At 1914 he was mobilised and because of his language skills was attached to the British Army as an interpreter. For the period of the war Fréchet retained his post at the Faculty of Science in Poitiers despite not being able to teach there. However before he was released from military service at the end of the war, he was selected to go to Strasbourg to assist with re-establishing the university there. He was both professor of higher analysis at the University of Strasbourg and Director of the Mathematics Institute there from 1919 to 1927.[1]

#### At the Sorbonne

In 1928 Fréchet decided to move back to Paris, thanks to encouragement from Emile Borel,[5] who was then Chair in the Calculus of Probabilities and Mathematical Physics at the Sorbonne. Fréchet briefly held a position of lecturer at the Sorbonne’s Rockefeller Foundation and from 1928 was a Professor (without a Chair). Fréchet was promoted to tenured Chair of General Mathematics in 1933 and to Chair of Differential and Integral Calculus in 1935. In 1941 Fréchet succeeded Borel as Chair in the Calculus of Probabilities and Mathematical Physics, a position Fréchet held until he retired in 1949.

#### The Abstract Spaces

Fréchet’s book *Les espaces abstraits* was published in 1928. It is devoted almost exclusively to his work on general topology. Fréchet’s early influence as the pioneer of an effective theory of topology in abstract spaces was substantial, but in time his influence was superseded by that of Hausdorff, whose book became an important resource for students and scholars.[3] Although he published prolifically in the 1930s on probability and statistics, bringing functional analysis to bear, his contributions in these fields did not match in originality and importance his early work on topology and general analysis. Fréchet also introduced the concepts of uniform convergence and consistency. It was also Fréchet who was the first to use the term Banach space in 1928, whereby he called the *l ^{p}* sequence spaces Banach spaces at that time.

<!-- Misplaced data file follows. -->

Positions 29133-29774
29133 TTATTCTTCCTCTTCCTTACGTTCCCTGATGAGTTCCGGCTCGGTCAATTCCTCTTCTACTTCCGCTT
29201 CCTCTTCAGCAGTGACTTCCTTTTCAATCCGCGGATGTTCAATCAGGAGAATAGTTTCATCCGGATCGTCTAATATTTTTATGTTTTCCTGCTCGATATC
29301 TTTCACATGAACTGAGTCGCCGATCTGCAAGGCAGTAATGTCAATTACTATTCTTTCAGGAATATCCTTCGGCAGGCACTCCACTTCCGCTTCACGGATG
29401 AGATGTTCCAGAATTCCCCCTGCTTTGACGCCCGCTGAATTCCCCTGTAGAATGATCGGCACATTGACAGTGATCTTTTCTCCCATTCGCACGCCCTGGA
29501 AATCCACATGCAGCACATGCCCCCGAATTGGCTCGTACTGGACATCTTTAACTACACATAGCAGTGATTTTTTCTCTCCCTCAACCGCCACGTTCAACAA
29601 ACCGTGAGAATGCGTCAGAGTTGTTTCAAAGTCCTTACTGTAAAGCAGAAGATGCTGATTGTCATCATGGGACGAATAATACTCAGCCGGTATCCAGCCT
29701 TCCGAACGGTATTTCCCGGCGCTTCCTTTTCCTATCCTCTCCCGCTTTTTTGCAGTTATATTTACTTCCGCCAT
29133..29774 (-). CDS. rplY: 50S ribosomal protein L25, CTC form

Despite his major achievements, Fréchet was not overly appreciated in France. As an illustration, while being nominated numerous times, he was not elected a member of the Academy of Sciences until the age of 78 in 1956. He was in correspondence with many important mathematicians, including the Russian mathematicians Nikolai Nikolayevich Lusin, Pavel Aleksandrov and Urysohn, with Frigyes Riesz, L. E. J. Brouwer, and with Polish mathematicians such as Waclaw Sierpinski and Kazimierz Kuratowski. He was a chevalier of the Légion d’Honneur, was elected to the Polish Academy of Sciences in 1929, and was an honorary member of the Royal Society of Edinburgh and a member of the International Institute of Statistics.

At yovisto academic video search, you can learn more about topology in the lecture of Stephen Smale at the Clay Math Research Conference 2010 on “Problems in Topology”

**References and Further Reading:**

- [1] O’Connor, John J.; Robertson, Edmund F., “Maurice René Fréchet“, MacTutor History of Mathematics archive, University of St Andrews.
- [2] Maurice Fréchet, French mathematician, at Britannica Online
- [3] “Fréchet, René Maurice.” Complete Dictionary of Scientific Biography. 2008. Encyclopedia.com. 1 Sep. 2016
- [4] Jacques Hadamard and the Description of Mathematical Thought, SciHi Blog
- [5] Émile Borel and the Infinite Monkey Problem, SciHi blog
- [6] Maurice René Frèchet at zbMATH
- [7] Maurice René Frèchet at Mathematics Genealogy Project
- [8] Maurice René Frèchet at Wikidata
- [9] Timeline for Maurice René Frèchet, via Wikidata